the Constitution of the United States and the Bill of Rights

the-Constitution-of-the-United-States-and-the-Bill-of-Rights-with-editorial-notes.rtf
Disclaimer and acknowledgment: There are several printed versions of the Constitution of the United States in print. The reader should not rely exclusively on nor does the person typing this document warrant that it is completely accurate, although a sincere effort has been made to convey it’s words and meaning in a 20th century verbiage. The person typing this has relied both on the versions published by the American Book Company in 1926 and the Bill of Rights published by the American Civil Liberties Union. Pocket versions are, I believe, available from the Cato Institute, The American Civil Liberties Union, The Heritage Foundation and others. A dependable and perhaps more complete version is also, I believe, included in McKinney’s Consolidated Laws of New York, annotated which is published by West Publishing Company. The items in parenthesis have been added for both convenience and as notes with respect to their meanings and were not part of the original document.
The “BILL OF RIGHTS” (Amendments) included and FOLLOWING the UNITED STATES CONSTITUTION (hand typed below):
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The
CONSTITUTION
of the United States
(Dated September 17th, 1787
presented as amended by the year 1924)
We the People of the United States, in order to form a more perfect union, insure domestic tranquility, provide for the common defense, promote the general welfare, and secure the blessings of liberty to ourselves and to our posterity, do ordain and establish this Constitution for the United States of America.

ARTICLE I.
(LEGISLATIVE DEPARTMENT)

(Congress)

SECTION 1. All legislative powers herein granted shall be vested in a Congress of the United States, which shall consist of a Senate and House of Representatives.

(The House of Representatives)

SECTION 2. 1. The House of Representatives shall be composed of members chosen every second year by the people of the several States, and the electors in each State shall have the qualifications requisite for electors of the most numerous branch of the State legislature.
2. No person shall be a Representative who shall not have attained to the age of twenty-five years, and been seven years a citizen of the United States, and who not, when elected, be an inhabitant of that State in which he shall be chosen.
3. Representatives and direct taxes shall be apportioned among the several States which may be included within this union, according to their respective numbers, excluding Indians not taxed. The actual enumeration shall be made within three years after the first meeting of the Congress of the United States, and within every subsequent term of ten years, in such manner as they shall by law direct. The number of Representatives shall not exceed one for every thirty thousand, but each State shall have at least one Representative.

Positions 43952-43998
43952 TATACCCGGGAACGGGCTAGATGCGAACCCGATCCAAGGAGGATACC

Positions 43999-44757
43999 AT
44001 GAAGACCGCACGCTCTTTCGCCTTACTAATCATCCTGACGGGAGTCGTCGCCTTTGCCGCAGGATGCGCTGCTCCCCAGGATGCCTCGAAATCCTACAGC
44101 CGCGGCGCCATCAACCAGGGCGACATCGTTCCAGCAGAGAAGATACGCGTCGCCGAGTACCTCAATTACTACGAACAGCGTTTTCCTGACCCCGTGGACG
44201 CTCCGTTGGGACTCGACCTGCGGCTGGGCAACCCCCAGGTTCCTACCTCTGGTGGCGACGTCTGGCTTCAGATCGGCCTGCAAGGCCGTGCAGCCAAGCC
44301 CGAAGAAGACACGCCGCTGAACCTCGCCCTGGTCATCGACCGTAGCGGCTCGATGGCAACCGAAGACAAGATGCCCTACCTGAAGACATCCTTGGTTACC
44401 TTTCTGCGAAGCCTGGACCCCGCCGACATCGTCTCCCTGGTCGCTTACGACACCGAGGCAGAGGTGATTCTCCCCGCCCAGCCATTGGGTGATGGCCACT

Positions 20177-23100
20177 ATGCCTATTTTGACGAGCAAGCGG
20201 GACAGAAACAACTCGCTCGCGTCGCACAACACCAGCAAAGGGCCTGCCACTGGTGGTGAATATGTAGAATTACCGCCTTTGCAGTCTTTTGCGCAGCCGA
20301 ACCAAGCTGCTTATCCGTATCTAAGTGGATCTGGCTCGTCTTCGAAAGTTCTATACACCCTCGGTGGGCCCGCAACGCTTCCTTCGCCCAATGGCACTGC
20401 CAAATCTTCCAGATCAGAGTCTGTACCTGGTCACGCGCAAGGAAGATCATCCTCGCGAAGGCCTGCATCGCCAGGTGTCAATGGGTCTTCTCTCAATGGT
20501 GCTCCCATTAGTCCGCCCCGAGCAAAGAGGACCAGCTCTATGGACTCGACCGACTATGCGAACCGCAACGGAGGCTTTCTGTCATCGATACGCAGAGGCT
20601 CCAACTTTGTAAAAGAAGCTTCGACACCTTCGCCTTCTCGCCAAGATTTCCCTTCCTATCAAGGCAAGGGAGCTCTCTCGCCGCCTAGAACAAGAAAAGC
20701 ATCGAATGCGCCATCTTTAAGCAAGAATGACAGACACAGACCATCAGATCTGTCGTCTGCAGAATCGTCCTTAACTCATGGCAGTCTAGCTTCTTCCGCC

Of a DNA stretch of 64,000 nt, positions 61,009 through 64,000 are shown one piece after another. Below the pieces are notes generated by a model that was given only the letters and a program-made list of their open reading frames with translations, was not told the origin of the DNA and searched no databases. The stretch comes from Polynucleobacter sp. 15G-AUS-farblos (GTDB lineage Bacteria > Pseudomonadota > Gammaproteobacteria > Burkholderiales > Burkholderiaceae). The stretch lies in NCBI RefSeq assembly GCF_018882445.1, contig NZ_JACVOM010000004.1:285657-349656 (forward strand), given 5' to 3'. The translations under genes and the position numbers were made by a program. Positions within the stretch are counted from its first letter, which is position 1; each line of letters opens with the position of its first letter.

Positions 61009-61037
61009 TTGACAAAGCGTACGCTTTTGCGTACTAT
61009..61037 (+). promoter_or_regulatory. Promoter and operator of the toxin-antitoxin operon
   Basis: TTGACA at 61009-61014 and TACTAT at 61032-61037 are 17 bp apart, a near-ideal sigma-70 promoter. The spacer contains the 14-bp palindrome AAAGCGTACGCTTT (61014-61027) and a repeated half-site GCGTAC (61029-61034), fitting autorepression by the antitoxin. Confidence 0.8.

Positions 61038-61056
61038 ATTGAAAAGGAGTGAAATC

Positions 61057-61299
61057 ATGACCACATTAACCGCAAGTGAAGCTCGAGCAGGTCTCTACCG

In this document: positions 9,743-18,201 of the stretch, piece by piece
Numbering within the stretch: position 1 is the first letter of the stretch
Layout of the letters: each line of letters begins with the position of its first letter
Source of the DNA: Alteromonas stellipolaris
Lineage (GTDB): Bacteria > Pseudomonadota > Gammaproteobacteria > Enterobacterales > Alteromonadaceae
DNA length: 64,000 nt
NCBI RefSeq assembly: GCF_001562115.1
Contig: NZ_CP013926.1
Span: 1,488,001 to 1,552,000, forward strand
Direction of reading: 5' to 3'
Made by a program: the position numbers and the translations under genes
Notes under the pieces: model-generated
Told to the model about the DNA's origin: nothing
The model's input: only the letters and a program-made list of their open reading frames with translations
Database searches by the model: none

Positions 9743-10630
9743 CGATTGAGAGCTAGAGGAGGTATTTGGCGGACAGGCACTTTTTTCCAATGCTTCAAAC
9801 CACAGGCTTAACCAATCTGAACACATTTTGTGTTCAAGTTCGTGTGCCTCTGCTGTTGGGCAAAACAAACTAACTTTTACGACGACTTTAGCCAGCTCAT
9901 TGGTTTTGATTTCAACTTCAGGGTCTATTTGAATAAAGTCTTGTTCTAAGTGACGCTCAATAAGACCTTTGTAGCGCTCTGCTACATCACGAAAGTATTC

4. When vacancies Happen in the representation from any State, the executive authority thereof shall issue writs of election to fill such vacancies.
5. The House of Representatives shall chose their speaker and other officers; and shall have the sole power of impeachment.

(The Senate)

SECTION 3. 1. The Senate of the United States shall be composed of two Senators from each State, chosen for six years; and each Senator shall have one vote.
2. Immediately after they shall be assembled in consequence of the first election, they shall be divided as equally as may be into three classes. The Senators of the first class shall be vacated at the expiration of the second year, of the second class at the expiration of the fourth year, and of the third class at the expiration of the sixth year, so that one third may be chosen every second year.
3. No person shall be a Senator who shall not have attained to the age of thirty years, and been nine years a citizen of the United States, and who shall not, when elected, be an inhabitant of that State for which he shall be chosen.
4. The Vice President of the United States shall be president of the Senate, but shall have no vote, unless they be equally divided.
5. The Senate shall choose their other officers, and also a president pro tempore, in the absence of the Vice President, or when he shall exercise the office of President of the United States.
6. The Senate shall have the sole power to try all impeachments. When sitting for that purpose, they shall be under oath or affirmation. When the President of the United States is tried, the chief justice shall preside: and no person shall be convicted without the concurrence of two thirds of the members present.
7. Judgement in cases of impeachment shall not extend further than to removal from office, and disqualification to hold and enjoy any office of honor, trust or profit under the United States: but the party convicted shall nevertheless be liable and subject to indictment, trial, judgement and punishment, according to law.

(Elections and Sessions of Congress)

SECTION 4. 1. The times, place and manner of holding elections for Senators and Representatives shall be prescribed in each State by the legislature thereof; but the Congress may at any time by law make or alter such regulations, except as to the places of choosing Senators.
2. The Congress shall assemble at least once in every year, and such meeting shall be on the first Monday in December, unless they shall by law appoint a different day.

(Rules of Procedure)